4 min. read

What to include in your Maternity Policy in Germany

Xena’s guide to creating supportive environments for parents-to-be

Having a baby is a big deal for all involved –yes, that includes you as an employer.

Today more and more women are working and double-income families have become the norm amidst the rising standard of living. The corporate world has realised that they are losing a lot of experienced talent post-maternity. For many women, the guilt of leaving their baby at home when returning to work and compromising on the basic need of nutrition can be a huge motivator to quit or take a sabbatical. In addition, government policies are making it important for workplaces to recognise this need.

Carefully considered maternity/paternity policies are not just an add-on perk but make up an essential part of an employer’s benefits package. 

We have you covered with the ABC’s of maternity/paternity policy in Germany. For both mum and dad, this guide explains what your employees are entitled to before having a baby, during leave and beyond. Also available, we have a summary of what to include in your maternity policy in the Netherlands.

Just so we’re all on the same page, a few quick definitions:

Maternity leave: leave from work for mothers in the period immediately preceding and following birth.

Paternity leave: leave from work for fathers or recognised second parents, similar to maternity leave.

Parental leave: leave after maternity/paternity leave which can be taken by either parent.

First, let’s dive into some of your legal obligations as an employer. So what’s the law in Germany? 

Eligibility for Maternity Leave

All employed mothers in Germany are entitled to maternity leave, regardless of their nationality or residency status. To be eligible for maternity leave, mothers must have been employed for at least 12 months before the expected date of birth. Additionally, mothers must have paid contributions to the German social security system for at least 90 days in the last year.

Length of Maternity Leave

Mothers in Germany are entitled to 14 weeks of maternity leave (Mutterschutzgesetz). Maternity leave can start up to six weeks before the expected date of birth and must start no later than the day after the birth.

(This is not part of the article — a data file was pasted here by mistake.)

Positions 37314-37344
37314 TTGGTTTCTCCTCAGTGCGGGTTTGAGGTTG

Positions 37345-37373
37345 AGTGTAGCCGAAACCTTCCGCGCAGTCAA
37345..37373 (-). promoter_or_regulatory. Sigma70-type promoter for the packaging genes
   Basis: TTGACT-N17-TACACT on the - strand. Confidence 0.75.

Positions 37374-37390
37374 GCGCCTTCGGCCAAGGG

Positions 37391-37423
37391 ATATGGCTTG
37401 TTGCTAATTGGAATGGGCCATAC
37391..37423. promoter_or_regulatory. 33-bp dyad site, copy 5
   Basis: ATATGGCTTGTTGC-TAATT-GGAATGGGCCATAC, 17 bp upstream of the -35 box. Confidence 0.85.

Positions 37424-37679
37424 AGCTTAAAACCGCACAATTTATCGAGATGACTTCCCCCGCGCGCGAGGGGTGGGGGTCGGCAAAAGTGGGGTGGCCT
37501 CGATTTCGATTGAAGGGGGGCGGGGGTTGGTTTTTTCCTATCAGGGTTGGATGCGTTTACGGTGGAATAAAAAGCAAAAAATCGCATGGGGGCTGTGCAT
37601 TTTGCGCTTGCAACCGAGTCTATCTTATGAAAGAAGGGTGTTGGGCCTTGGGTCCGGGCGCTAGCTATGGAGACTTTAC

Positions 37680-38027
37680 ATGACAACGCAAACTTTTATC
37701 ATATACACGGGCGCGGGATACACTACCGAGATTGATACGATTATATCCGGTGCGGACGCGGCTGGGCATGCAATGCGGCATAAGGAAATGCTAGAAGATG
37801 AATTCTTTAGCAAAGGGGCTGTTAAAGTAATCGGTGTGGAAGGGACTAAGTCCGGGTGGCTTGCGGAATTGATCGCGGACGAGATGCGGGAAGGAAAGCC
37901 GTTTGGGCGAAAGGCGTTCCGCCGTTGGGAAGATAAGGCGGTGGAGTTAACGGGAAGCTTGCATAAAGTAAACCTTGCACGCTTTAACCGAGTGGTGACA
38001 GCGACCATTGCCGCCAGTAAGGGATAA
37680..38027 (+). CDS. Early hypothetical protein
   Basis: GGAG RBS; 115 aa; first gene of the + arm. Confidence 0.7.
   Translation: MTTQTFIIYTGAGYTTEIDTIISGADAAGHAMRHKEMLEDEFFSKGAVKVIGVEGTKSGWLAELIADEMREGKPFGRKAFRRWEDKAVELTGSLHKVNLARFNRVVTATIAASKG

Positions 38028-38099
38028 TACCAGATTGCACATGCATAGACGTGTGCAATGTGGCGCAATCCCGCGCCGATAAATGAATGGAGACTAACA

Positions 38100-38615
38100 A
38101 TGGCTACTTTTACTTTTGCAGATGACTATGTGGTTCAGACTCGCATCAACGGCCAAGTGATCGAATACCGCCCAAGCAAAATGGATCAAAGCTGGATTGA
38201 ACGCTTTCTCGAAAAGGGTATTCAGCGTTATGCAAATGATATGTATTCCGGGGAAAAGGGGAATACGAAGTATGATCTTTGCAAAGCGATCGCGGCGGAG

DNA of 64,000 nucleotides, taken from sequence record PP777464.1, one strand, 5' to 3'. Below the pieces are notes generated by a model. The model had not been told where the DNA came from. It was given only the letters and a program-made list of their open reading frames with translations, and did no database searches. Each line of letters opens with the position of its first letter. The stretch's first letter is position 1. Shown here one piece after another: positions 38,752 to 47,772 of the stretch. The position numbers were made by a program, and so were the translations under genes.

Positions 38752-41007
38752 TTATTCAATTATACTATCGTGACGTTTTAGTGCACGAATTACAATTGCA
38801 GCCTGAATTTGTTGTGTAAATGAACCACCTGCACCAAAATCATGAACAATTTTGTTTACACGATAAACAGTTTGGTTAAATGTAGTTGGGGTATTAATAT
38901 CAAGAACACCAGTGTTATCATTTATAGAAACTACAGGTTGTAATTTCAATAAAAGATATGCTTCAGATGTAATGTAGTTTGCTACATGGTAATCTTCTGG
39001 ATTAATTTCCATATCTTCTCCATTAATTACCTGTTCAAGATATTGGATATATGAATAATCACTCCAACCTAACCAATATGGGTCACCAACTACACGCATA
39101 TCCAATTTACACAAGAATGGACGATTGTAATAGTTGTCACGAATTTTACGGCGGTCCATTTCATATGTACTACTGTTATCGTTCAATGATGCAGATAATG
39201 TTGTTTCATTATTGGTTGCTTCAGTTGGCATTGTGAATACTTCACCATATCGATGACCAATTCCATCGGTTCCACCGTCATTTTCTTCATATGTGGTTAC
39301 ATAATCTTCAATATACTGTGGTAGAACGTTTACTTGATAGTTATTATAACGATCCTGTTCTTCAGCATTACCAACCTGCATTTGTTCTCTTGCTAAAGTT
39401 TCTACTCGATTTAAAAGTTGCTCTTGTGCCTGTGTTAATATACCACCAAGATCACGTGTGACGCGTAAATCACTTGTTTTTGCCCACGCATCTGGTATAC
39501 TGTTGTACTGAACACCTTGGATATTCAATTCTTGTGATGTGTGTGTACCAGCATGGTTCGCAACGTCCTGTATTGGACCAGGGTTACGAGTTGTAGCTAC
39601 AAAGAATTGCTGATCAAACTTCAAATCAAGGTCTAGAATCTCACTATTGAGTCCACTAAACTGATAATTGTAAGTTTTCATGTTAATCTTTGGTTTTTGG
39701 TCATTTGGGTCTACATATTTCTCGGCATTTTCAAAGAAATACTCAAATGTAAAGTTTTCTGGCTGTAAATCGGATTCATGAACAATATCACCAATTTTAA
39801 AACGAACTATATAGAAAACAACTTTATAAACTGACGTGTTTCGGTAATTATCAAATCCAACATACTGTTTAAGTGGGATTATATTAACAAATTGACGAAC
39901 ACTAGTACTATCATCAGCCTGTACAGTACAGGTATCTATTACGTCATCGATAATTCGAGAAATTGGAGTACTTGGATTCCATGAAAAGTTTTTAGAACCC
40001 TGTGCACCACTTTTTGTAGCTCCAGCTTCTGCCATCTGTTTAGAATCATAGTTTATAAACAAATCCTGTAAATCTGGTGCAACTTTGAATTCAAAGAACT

Mothers who give birth to more than one child are entitled to two additional weeks of maternity leave for each additional child. Additionally, mothers of premature or disabled children may be entitled to an extension of their maternity leave.

Maternity Allowance

During maternity leave, mothers in Germany are entitled to receive maternity allowance from their health insurance provider. Maternity allowance is designed to replace a portion of the mother’s income during the leave period.

The amount of maternity allowance that mothers receive depends on their income and can range from 300 euros to a maximum of 1,800 euros per month. Maternity allowance is tax-free and is paid directly to the mother’s bank account.

The maternity allowance in Germany is determined by the mother’s income and the type of health insurance they have. Maternity pay is tax-free and is deposited directly to the employee’s bank account. Employers are not solely responsible for supporting the employee during maternity leave.

Protection Against Dismissal

In Germany, pregnant women and women on maternity leave are protected against dismissal. Employers are not allowed to terminate a woman’s employment during pregnancy or maternity leave, except in cases of gross misconduct.

Additionally, women who return to work after maternity leave are protected against dismissal for a certain period of time. This protection period varies depending on the length of the maternity leave and can range from two to six months.

Childcare Options

After maternity leave in Germany, mothers have the option to take parental leave to care for their child. Parental leave is available to both parents and can be taken until the child reaches the age of three.